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Deepening Literary Lives: Homeless Writers Share Their Stories

Denver Voice vendors connected with others who share the writing impulse at Write Denver.

Randy Keller, Denver VOICE vendor, enjoyed the Write Denver collaboration.

A group of vendors joined other writers from Lighthouse on a guided walk in east Capitol Hill.

In 2000, RedLine opened Reach Studio for underserved and struggling creatives.

RedLine has expanded its outreach to include ArtCorps mentoring for homeless youth.

Vendors Robert Lee Payne (left) and Mick Conley work on their writing. Payne frequently contributes.

The written word has the power to change lives, and it's no different for those who have experienced homelessness. In fact, it might hold even more power for those who are struggling to find a place to live.
Every Monday morning around 9 a.m., Denver VOICE vendors visit the nonprofit's Capitol Hill office to collect some of the 8,000 copies of the street paper that move across the city each month.

From there, they disperse to posts around downtown to sell one paper at a time -- in the cold, in the heat, year round. For Denver VOICE's 50 vendors, who either are experiencing homelessness or are transitioning out of it, selling papers is a job, and a tough one for sure, but a lifeline.

For some, it's a creative outlet, too.

"I've always wanted to write since I learned how to read at 18," says Brian Augustine, a Denver VOICE vendor. "When I became homeless, I started connecting with who I was, and leading with my heart instead of with my mind. Now, I write poetry, stories, things that happen in my life. It's greatly improved my self-esteem.

"One day I was walking down the 16th Street Mall and a poem popped into my head," Augustine continues. "I sat down and wrote it right there. It took me 20 minutes. When I turned it in, they said it was perfect. They published it word for word."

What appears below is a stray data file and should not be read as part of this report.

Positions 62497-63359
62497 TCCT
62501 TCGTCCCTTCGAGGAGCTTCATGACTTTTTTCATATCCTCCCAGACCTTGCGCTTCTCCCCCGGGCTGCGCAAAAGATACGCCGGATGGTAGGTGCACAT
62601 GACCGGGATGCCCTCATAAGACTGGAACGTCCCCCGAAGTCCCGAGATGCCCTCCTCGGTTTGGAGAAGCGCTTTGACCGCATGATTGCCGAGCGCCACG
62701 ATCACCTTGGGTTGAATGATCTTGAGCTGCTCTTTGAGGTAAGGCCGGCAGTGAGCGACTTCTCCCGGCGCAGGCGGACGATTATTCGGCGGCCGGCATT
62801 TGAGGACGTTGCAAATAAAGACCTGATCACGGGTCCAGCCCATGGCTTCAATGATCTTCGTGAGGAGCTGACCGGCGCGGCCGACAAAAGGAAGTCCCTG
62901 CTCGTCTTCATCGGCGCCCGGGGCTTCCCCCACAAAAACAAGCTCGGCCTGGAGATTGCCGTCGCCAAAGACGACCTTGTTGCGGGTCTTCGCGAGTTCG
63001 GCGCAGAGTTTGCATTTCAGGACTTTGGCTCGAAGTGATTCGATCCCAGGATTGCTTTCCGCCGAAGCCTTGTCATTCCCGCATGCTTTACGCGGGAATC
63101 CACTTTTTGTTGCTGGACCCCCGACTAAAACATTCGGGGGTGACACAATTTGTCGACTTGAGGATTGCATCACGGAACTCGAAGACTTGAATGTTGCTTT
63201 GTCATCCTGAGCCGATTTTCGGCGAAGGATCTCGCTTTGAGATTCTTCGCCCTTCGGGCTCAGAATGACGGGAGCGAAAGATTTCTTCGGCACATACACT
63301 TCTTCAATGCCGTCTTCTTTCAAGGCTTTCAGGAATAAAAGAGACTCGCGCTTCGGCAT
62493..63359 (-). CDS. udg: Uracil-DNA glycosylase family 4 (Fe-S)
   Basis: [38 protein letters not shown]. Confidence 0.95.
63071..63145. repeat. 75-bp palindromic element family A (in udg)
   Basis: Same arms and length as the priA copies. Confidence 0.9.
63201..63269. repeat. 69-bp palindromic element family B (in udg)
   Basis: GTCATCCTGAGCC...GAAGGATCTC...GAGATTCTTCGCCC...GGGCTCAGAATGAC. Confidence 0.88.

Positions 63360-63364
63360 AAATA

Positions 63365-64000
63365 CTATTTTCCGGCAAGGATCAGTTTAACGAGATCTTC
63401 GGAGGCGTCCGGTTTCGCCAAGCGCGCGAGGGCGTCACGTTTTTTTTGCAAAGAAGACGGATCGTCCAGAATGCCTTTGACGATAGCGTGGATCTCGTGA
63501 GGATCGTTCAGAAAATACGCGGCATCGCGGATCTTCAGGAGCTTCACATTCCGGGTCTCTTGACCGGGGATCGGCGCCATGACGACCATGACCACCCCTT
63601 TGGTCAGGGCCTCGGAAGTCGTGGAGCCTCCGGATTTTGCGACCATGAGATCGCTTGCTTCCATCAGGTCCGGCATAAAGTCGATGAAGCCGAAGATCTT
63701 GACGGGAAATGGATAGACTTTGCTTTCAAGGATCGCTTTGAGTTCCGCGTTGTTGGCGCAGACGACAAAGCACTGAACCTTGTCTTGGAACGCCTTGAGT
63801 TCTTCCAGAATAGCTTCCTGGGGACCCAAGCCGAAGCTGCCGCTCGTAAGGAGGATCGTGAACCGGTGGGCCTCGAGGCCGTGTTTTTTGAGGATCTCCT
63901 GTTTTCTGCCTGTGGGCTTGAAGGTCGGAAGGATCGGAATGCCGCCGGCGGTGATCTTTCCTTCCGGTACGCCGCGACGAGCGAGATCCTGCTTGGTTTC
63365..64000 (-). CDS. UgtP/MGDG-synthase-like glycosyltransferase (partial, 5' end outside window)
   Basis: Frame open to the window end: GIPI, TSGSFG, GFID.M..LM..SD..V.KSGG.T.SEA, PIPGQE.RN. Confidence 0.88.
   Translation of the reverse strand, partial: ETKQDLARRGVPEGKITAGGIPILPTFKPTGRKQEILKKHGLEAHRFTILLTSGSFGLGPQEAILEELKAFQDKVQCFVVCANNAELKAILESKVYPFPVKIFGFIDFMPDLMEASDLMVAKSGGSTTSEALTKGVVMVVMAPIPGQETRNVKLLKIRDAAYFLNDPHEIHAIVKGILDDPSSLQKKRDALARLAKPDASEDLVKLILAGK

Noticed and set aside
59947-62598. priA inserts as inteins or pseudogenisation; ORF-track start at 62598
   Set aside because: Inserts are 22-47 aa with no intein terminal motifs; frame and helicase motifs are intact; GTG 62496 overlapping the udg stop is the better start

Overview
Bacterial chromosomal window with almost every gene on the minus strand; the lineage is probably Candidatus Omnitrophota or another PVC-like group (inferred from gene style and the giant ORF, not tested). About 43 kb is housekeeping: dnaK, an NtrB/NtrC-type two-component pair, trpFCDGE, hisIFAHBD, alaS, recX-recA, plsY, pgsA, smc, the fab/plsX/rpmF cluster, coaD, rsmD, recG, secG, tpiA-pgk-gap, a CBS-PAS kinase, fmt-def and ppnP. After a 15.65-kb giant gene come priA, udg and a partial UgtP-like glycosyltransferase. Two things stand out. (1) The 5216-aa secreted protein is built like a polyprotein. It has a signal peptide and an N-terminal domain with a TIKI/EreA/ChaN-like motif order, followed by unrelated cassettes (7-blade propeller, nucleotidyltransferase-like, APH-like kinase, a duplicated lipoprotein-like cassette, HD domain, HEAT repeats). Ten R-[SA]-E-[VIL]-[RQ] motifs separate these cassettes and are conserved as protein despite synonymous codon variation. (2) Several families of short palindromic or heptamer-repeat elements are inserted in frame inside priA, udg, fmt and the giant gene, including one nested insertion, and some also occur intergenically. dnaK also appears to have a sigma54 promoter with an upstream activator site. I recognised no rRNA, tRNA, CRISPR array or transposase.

When Augustine has an idea for a piece, he meets with Denver VOICE editor (and Confluence contributor) Sarah Harvey. Each week, Harvey works with vendors who feel the call to write. Some of their essays, short stories and poems will eventually appear among the paper's news, photo spreads, and calendar listings. In every issue of Denver VOICE, vendors' creative writing is published alongside that of Harvey's stable of professional journalists and photographers.

"There's a lot of back-and-forth workshopping, because everyone needs an editor," Harvey says. "There are things they might not think of, details that it might not occur to them to add in their first draft. I know they have it in them, and I feel I'd be doing them a disservice not to give them the same amount of editorial help I might offer to any other writer."

The themes can be raw, the language less polished, but there's a power in these writings that comes from lived experiences and points of view. Storytelling, from the perspective of those who have experienced the hard reality of homelessness, is a huge part of what Denver VOICE exists to do, Harvey says.